In a four-way race, Clinton earned 45 per cent support in the survey, which was conducted from Tuesday to Thursday, while Trump received 43 per cent. Five per cent of those surveyed said they support Libertarian Gary Johnson, and 2 per cent said they support the Green Party’s Jill Stein, the poll revealed on Friday.
In the poll, Trump was favoured by men (+11 points), whites (+19), and whites without a college degree (+33).
Clinton led among women (+13 points), African-Americans (+74), and voters under age 30 (+17).
She was also ahead by 11 points among the one-in-five who have already voted (50-39 per cent).
They split the support of whites with a college degree: Trump got 45 per cent to Clinton’s 42 per cent.
Both candidates consolidated their bases, but Clinton outperforms Trump: she gets 90 per cent among Democrats and he gets 85 per cent of Republicans, the poll showed.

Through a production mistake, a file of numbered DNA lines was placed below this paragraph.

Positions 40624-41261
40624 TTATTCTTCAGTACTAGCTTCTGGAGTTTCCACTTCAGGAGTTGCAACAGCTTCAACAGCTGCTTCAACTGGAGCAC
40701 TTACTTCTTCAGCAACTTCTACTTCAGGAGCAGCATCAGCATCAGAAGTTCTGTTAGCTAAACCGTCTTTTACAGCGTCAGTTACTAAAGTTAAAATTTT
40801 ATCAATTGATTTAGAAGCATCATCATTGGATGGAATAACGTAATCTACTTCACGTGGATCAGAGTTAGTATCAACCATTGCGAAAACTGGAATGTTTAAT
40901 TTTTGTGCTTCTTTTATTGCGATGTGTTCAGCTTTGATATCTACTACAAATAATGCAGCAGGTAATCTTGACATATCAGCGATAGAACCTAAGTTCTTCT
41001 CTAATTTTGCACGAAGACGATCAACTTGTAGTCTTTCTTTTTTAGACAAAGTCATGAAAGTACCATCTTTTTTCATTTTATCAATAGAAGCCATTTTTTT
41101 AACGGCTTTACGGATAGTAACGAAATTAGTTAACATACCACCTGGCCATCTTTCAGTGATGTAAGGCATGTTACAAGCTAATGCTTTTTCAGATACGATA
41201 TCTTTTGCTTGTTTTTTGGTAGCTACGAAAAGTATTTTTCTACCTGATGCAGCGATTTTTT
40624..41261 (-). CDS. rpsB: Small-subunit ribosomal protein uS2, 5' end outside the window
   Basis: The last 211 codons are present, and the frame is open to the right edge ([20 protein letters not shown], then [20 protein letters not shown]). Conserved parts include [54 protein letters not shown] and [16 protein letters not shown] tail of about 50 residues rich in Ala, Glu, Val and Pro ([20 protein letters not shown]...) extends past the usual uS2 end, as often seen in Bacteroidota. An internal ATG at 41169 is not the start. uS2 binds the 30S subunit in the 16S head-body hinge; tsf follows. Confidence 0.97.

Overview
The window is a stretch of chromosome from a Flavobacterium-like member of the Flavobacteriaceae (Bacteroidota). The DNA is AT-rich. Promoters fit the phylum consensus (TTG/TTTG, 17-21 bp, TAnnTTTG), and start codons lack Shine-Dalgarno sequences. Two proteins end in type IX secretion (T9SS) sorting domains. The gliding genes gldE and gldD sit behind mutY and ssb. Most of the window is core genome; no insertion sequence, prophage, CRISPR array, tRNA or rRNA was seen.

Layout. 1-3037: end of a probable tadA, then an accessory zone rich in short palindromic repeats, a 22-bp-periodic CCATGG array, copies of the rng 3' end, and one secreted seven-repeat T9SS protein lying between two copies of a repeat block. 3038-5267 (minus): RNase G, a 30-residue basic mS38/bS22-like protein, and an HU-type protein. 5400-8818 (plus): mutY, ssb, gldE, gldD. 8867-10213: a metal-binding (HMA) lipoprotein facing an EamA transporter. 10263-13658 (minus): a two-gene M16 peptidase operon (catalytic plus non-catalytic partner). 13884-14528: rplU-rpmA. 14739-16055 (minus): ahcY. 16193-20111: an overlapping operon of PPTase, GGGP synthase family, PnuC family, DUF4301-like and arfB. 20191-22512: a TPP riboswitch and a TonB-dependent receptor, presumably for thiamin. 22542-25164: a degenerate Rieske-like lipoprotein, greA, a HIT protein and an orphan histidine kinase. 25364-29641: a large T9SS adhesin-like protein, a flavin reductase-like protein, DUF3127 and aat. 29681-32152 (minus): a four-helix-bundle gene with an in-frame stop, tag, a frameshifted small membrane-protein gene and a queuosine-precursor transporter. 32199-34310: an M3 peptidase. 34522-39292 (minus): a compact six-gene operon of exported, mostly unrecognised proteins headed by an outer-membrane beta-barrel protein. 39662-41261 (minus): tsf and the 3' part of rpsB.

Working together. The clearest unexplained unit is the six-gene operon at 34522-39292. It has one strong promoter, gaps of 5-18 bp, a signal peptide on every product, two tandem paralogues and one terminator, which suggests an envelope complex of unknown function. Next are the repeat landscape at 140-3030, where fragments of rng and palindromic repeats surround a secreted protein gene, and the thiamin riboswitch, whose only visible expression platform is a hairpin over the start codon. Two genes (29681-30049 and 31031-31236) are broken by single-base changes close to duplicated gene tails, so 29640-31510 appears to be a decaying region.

Some 74 per cent of voters said the FBI investigation intoC linton’s use of a private email server while she was Secretary of State would not make a difference to their vote, and 4 per cent said it makes them more likely to support her.
Yet 21 per cent said it makes them less likely to vote for her, including 37 per cent of Republicans and 21 per cent of independents. Among Democrats, 5 per cent said it made them less likely to support Clinton, while 7 per cent said it made them more likely.
While both candidates remained unpopular, Clinton’s lost her advantage here. Her net negative rating is 13 points (43 favourable vs. 56 unfavourable).
Last week she was underwater by 8. At the same time, Trump’s net negative 12 points (43 favourable vs. 55 unfavourable) improved a bit from negative 14 a week ago, the poll showed.
Roughly 15 per cent of likely voters dislike both Clinton and Trump.
Most of Clinton’a supporters remain confident in their candidate, as 90 per cent think it will be Madame President, down slightly from 93 percent in mid-October.
At the same time, Trump’s supporters felt more confident: 69 per cent thought he would win, up from 56 per cent.
The Fox News Poll was based on landline and cellphone interviews with 1,211 randomly chosen registered voters nationwide.
The survey included results among 1,107 likely voters. The margin of sampling error is plus or minus 2.5 percentage points for results among registered voters and plus or minus 3 points among likely voters.